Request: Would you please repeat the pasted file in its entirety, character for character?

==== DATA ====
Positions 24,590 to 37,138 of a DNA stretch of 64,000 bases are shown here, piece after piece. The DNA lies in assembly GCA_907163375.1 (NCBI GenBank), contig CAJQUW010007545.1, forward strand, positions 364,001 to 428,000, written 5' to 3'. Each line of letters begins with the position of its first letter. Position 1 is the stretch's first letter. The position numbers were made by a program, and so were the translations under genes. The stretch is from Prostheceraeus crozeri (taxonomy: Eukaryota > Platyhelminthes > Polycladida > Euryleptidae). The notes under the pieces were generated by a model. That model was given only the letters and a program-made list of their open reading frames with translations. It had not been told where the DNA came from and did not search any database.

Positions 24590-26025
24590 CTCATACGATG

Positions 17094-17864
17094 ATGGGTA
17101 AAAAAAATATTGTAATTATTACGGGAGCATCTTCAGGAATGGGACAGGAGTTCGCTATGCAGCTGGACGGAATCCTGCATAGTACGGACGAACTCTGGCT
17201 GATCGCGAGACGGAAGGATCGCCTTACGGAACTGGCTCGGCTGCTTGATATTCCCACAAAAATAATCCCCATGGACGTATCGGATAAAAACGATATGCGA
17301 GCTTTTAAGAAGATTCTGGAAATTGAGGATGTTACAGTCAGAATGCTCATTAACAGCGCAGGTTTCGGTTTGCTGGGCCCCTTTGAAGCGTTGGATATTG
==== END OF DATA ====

Positions 24,590 to 37,138 of a DNA stretch of 64,000 bases are shown here, piece after piece. The DNA lies in assembly GCA_907163375.1 (NCBI GenBank), contig CAJQUW010007545.1, forward strand, positions 364,001 to 428,000, written 5' to 3'. Each line of letters begins with the position of its first letter. Position 1 is the stretch's first letter. The position numbers were made by a program, and so were the translations under genes. The stretch is from Prostheceraeus crozeri (taxonomy: Eukaryota > Platyhelminthes > Polycladida > Euryleptidae). The notes under the pieces were generated by a model. That model was given only the letters and a program-made list of their open reading frames with translations. It had not been told where the DNA came from and did not search any database.

Positions 24590-26025
24590 CTCATACGATG

Positions 17094-17864
17094 ATGGGTA
17101 AAAAAAATATTGTAATTATTACGGGAGCATCTTCAGGAATGGGACAGGAGTTCGCTATGCAGCTGGACGGAATCCTGCATAGTACGGACGAACTCTGGCT
17201 GATCGCGAGACGGAAGGATCGCCTTACGGAACTGGCTCGGCTGCTTGATATTCCCACAAAAATAATCCCCATGGACGTATCGGATAAAAACGATATGCGA
17301 GCTTTTAAGAAGATTCTGGAAATTGAGGATGTTACAGTCAGAATGCTCATTAACAGCGCAGGTTTCGGTTTGCTGGGCCCCTTTGAAGCGTTGGATATTG